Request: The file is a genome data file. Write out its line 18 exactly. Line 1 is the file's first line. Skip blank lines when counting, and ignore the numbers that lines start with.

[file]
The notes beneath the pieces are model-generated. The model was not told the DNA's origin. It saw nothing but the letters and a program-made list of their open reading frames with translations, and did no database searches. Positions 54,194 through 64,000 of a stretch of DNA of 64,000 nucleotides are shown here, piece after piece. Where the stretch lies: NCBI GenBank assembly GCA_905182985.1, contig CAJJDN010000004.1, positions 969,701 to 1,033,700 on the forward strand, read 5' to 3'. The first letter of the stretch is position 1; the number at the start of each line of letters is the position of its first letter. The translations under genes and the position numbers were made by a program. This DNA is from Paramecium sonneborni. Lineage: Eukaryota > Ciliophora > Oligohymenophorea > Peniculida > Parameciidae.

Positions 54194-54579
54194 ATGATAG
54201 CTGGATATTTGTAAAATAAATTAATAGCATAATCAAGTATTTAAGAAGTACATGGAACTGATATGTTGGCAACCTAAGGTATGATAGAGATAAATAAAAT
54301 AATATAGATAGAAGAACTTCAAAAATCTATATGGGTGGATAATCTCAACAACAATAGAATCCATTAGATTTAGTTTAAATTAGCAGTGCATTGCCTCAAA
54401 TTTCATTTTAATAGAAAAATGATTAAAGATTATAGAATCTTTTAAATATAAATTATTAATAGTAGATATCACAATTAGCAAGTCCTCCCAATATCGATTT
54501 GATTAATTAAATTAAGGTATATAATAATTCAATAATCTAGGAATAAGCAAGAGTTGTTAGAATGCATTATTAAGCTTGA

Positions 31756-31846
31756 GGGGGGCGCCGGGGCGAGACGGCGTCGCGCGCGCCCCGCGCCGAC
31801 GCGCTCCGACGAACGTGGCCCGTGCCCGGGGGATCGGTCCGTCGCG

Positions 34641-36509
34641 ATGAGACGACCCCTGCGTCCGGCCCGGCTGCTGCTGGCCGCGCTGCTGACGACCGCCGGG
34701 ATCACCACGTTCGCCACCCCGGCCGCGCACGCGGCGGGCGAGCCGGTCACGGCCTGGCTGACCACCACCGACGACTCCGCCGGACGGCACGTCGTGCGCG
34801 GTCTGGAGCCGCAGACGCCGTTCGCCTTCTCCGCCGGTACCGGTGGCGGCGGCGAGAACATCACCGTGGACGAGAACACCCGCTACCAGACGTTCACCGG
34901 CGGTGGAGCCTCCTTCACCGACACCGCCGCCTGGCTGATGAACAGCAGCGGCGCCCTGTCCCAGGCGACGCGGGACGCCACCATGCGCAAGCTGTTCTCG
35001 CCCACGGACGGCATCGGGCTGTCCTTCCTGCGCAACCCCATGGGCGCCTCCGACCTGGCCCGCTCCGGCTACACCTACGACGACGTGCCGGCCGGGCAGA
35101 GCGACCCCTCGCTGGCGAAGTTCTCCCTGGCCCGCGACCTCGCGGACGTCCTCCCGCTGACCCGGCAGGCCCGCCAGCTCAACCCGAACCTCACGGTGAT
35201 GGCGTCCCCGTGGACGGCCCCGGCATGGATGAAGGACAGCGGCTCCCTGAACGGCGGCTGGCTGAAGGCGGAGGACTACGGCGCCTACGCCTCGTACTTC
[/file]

35201 GGCGTCCCCGTGGACGGCCCCGGCATGGATGAAGGACAGCGGCTCCCTGAACGGCGGCTGGCTGAAGGCGGAGGACTACGGCGCCTACGCCTCGTACTTC